Resources to help cover Medicare costs
Dear Savvy Senior,
Are there any sources you know of that can help me save on my Medicare coverage? I’m 65 and live primarily on my Social Security, and I’m having a hard time paying my Medicare out-of-pocket costs.
—Need Some Help
There are several financial assistance programs that can help lower-income Medicare beneficiaries who are having a difficult time paying their out-of-pocket health care costs.
Here’s what’s available, along with the eligibility requirements and how to apply.
Medicare Savings Program
Let’s start with a program that helps pay premiums and out-of-pocket costs for Medicare Parts A and B. It’s called the Medicare Savings Program (MSP), and it has several different benefit levels for people based on their income and asset level.
At its most generous, the program will pay your Part A and B premiums and pretty much all your Medicare deductibles, coinsurance and copayments. At its least generous, the program will pay just your Part B premium.
To qualify for an MSP, the minimum standard set by Medicare is that your income be under 135 percent of the federal poverty level, which at the moment works out to around $1,426 a month for individuals ($1,923 for married couples). Everything counts towards income, including payouts from 401(k) plans, pensions, Social Security and help from family members.
Medicare also allows states to impose an asset test, which can be as little as $7,730 per individual ($11,600 for married couples), not counting your house or car, but counting retirement savings and bank accounts.
But some states have made their MSP programs a lot more generous, with much higher income limits and in some cases no asset tests at all. The program may also be called something else in your state.
To find out if you qualify or to apply, contact your state Medicaid program.
Maryland residents should visit http://bit.ly/MSPMd or call (800) 638-3403.
For Washington, D.C. residents, visit http://bit.ly/MSPWashington or call (202) 442-5988.
Extra Help with meds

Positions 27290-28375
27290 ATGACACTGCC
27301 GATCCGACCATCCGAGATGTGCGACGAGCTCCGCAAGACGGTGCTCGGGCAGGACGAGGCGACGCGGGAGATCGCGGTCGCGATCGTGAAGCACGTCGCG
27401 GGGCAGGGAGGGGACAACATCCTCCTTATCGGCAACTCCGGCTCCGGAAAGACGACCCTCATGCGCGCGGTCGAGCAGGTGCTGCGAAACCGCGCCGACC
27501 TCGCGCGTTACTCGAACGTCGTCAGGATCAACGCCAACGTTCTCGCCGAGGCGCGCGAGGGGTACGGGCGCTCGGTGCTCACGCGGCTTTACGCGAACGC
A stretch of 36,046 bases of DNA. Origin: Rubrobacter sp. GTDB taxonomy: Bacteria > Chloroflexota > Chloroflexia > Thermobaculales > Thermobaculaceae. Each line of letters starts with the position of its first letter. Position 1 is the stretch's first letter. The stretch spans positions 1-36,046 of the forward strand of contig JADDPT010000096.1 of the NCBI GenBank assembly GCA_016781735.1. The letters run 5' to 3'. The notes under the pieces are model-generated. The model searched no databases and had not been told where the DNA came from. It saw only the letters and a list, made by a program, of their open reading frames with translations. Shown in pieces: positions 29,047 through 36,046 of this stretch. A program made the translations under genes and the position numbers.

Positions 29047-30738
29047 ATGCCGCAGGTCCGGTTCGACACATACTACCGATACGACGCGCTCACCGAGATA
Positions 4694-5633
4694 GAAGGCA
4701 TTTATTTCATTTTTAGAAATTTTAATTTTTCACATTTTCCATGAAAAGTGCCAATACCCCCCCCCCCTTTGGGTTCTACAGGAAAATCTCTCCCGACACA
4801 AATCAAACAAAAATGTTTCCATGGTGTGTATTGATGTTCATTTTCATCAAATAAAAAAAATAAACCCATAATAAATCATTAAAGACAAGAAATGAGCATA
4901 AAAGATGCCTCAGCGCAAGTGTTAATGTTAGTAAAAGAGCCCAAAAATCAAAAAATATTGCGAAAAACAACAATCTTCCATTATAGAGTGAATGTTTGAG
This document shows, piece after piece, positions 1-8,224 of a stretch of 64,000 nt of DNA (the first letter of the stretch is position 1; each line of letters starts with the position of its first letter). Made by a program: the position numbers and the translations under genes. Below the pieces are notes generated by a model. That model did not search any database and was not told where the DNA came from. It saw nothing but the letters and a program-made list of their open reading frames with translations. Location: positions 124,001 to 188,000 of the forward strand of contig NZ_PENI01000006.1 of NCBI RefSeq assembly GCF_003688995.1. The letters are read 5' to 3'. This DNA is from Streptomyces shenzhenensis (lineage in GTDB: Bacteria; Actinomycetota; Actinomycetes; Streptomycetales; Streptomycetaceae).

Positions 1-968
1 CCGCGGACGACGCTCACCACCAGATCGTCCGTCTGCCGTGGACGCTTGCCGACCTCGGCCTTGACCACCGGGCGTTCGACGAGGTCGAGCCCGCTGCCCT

For help with Medicare Part D prescription drug plan costs, there is a completely separate program called Extra Help. To get it, you’ll need to apply through your local Social Security office.
Depending on how low your income is, this program will pay part or all of your Part D prescription drug plan’s monthly premiums, annual deductibles and prescription co-payments.
In 2019, individuals with a yearly income below $18,735 ($25,365 for a married couple), and assets under $14,390 ($28,720 for a married couple) can qualify for Extra Help.
And if you’re eligible to be in the Medicare Savings Program described above, you will automatically qualify for Extra Help. But because the requirements are slightly different, even if you don’t qualify for a Medicare Savings Program for Part B you might be able to get Extra Help for Part D.
For more information or to apply, Marylanders should visit http://bit.ly/ExtraHelpMd or call (800) 243-3425.
D.C. residents may visit http://bit.ly/MSPWashington or call (202) 442-5988.
Other assistance programs
Depending on your income level, needs and location, there are many other financial assistance programs that can help, such as Medicaid, SSI (Supplemental Security Income), PACE (Program of All-inclusive Care for the Elderly), SNAP (Supplemental Nutrition Assistance Program), (LIHEAP) Low Income Home Energy Assistance Program and many others.
To help you find out what types of assistance programs you may be eligible for, and learn how to apply for them, go to BenefitsCheckUp.org. This is a free, confidential Internet tool designed for people 55 and older that contains information about more than 2,500 programs.
It’s also possible to get help in person at one of the 87 Benefits Enrollment Centers scattered across the U.S. Call 1-888-268-6706 or visit NCOA.org/centerforbenefits/becs to locate a center near you. There are multiple sites in the Greater Washington area. Some centers also offer assistance over the phone.
Send your senior questions to: Savvy Senior, P.O. Box 5443, Norman, OK 73070, or visit SavvySenior.org. Jim Miller is a contributor to the NBC Today show and author of The Savvy Senior book.